Whiskers are the rabbit equivalent of GPS
You may not know, but rabbits have some significant deficiencies in their eyesight that are compensated for by the functionality of whiskers.
They are limited in depth perception and their visual acuity for close objects is poor. These two key deficits in their eyesight are accommodated by the performance of their whiskers in perceiving and discriminating objects that are up close.
Being crepuscular animals, rabbits benefit from the additional sensory input that they receive from whiskers, helping them to navigate safely in low light.
The width of the whiskers also performs a positional function, helping the rabbit to assess the width of burrows and other tight passageways they may need to squeeze into quickly.
Whiskers help rabbits communicate with each other
Whiskers take center stage in all the intimacy and drama of rabbit behavior. Quivering whiskers are generally a good thing. Vibrating whiskers in a still rabbit can be a sign of satisfied contented REM sleep as well as purring and the characteristic griding of their teeth.
But it’s not all friendly. Dominant rabbits have been known to subdue competitors by chewing off their whiskers – an act known as “barbering”.
Whiskers protect the eyes just like our eyelashes do
The stiff whiskers can swat away dust and debris that would otherwise fall into the rabbit’s eyes. Close objects sensed by the whiskers can also trigger the blinking reflex so that the rabbit can better protect itself from objects that rapidly appear nearby.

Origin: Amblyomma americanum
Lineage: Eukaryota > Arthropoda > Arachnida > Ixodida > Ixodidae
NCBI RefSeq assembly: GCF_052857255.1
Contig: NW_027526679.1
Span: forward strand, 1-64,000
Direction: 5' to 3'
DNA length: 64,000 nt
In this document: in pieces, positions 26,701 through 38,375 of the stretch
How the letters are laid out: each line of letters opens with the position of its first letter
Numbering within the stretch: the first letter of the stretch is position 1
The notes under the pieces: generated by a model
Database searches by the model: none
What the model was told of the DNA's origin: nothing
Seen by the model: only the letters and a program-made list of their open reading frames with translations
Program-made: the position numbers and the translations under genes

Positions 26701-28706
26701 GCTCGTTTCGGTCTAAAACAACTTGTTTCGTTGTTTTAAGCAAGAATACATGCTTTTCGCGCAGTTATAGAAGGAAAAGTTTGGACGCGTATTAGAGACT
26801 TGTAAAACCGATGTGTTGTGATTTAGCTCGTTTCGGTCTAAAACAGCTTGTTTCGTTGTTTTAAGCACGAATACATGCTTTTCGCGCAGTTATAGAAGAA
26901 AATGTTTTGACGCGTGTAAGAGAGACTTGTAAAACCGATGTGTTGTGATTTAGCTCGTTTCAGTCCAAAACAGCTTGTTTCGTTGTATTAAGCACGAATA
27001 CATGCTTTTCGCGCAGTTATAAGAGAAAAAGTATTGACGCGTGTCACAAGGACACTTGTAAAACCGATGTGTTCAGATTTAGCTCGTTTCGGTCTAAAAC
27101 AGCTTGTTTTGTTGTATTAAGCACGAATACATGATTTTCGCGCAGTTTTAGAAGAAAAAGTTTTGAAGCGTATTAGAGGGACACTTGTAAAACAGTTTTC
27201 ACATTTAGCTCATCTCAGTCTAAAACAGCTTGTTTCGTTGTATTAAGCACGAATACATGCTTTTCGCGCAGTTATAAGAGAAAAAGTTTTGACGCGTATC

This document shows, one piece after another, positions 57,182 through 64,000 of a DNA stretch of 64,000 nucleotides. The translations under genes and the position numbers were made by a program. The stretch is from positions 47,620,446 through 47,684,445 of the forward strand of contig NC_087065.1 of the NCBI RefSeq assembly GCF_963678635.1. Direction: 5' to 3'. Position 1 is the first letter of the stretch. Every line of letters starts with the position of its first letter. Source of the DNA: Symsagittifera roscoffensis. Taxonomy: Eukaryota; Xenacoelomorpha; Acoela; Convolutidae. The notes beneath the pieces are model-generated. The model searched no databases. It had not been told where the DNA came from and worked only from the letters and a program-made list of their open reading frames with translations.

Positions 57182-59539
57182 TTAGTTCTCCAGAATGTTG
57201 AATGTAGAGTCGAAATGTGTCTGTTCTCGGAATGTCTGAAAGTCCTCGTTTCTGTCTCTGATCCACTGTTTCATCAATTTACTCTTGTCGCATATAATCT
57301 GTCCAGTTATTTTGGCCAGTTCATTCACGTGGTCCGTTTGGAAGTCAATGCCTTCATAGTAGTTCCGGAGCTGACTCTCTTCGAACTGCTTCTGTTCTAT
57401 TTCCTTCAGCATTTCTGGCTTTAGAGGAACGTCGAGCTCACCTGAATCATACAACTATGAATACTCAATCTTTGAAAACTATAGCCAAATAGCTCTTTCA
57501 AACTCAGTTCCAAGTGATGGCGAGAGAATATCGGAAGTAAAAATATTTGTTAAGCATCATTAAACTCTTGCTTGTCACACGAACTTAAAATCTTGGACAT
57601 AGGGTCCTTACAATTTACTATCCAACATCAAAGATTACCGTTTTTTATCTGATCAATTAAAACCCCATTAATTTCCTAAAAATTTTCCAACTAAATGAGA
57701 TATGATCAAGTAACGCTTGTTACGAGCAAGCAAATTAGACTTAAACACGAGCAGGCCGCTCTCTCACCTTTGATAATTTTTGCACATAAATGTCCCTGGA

Is it ok to trim my rabbit’s whiskers?
Because your pet rabbit’s whiskers play a vital role in its sensory function, the whiskers should never be deliberately cut. Even though they do not feel pain when whiskers are cut the whiskers are filling in for the rabbit’s vision in many areas.
Cutting whiskers leads to a sudden loss of sensory function and is stressful and disorienting to your pet.
You may think that the rabbit’s whiskers are too long or ragged, but this by itself is no reason to trim or cut them. If you have cut them, they will take a few weeks to grow back.
Common whisker problems in rabbits
The main whisker problem encountered with rabbits is that the whiskers are falling out. There are several reasons why your rabbit could be experiencing whisker loss including:
- Normal shedding and molting due to the normal lifecycle of the hair and fur of your pet. If the off whisker turns up, it is not a problem and will grow back soon.
- Fighting with other rabbits can mean that the whiskers take a beating too. In the heat of aggression rabbits will lunge at the opponent’s face and actively seek to break or chew the whiskers.
- Bacterial and fungal infections can manifest with localized hair loss, including the whiskers. This is why you should take your rabbit to the vet if you do not see the whiskers growing back after a while.
- Infestations will require prompt treatment. Usually caused by mites, you will see hair and whisker loss as well as irritated and inflamed skin.
- Alopecia and dermatitis also cause hair and whisker loss in rabbits. Your vet can investigate for an underlying cause or trigger.
- Hormonal imbalances can also be a hair loss trigger.
As you can see, your bunny’s whiskers are much more than facial hair ornamentation. Whiskers are a fascinating feature of your rabbit who relies on them all their activities of daily living.
Keeping a close eye on your pet’s whiskers is worthwhile and be sure to get expert advice if they become damaged or stop growing.